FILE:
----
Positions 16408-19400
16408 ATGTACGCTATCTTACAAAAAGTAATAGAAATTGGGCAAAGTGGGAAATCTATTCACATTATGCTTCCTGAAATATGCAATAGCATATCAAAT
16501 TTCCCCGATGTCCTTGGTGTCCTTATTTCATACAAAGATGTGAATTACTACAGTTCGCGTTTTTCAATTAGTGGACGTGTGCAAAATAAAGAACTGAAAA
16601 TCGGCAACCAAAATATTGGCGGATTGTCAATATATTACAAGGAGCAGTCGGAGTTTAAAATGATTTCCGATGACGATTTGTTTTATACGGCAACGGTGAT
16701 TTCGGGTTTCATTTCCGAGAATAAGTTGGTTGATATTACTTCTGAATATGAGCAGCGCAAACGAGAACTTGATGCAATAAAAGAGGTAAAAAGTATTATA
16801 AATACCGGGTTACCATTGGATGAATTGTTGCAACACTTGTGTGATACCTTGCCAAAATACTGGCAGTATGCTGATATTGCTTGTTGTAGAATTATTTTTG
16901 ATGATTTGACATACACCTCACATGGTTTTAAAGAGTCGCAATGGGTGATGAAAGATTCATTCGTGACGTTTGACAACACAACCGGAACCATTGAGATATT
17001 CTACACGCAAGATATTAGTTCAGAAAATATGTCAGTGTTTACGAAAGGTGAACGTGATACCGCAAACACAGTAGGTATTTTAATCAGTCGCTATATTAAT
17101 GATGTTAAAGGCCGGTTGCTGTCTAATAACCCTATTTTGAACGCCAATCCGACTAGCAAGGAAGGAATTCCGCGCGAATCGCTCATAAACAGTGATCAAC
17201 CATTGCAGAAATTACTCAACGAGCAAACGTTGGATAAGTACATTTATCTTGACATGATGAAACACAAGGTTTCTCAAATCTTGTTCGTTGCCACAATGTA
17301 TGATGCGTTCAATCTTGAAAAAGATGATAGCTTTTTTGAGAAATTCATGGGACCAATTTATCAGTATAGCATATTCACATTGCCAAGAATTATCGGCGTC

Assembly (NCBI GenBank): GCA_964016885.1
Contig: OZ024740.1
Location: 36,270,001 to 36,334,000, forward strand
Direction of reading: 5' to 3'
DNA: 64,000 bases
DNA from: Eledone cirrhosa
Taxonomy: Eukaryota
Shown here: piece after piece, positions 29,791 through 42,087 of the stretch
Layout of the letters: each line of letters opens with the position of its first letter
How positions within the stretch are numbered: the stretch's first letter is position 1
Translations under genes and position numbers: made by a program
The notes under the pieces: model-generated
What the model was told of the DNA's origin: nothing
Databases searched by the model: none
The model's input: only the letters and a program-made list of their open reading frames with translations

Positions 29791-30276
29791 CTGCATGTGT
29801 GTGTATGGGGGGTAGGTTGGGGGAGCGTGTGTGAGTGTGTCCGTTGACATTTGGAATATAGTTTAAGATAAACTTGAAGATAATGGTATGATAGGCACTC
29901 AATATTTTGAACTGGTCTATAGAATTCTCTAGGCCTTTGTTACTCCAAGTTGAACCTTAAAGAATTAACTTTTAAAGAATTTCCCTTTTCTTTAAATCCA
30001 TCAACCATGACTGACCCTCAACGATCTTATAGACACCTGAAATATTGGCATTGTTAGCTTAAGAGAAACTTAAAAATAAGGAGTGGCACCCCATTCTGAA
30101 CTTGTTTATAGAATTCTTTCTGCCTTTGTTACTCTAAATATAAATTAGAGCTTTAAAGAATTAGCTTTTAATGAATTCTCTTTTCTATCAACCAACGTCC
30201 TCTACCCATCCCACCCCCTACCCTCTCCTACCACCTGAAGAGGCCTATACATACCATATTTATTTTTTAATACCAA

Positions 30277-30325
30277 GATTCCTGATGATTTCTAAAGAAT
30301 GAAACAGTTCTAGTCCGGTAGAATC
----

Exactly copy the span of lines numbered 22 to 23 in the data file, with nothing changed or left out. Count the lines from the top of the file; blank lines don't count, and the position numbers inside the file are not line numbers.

Translations under genes and position numbers: made by a program
The notes under the pieces: model-generated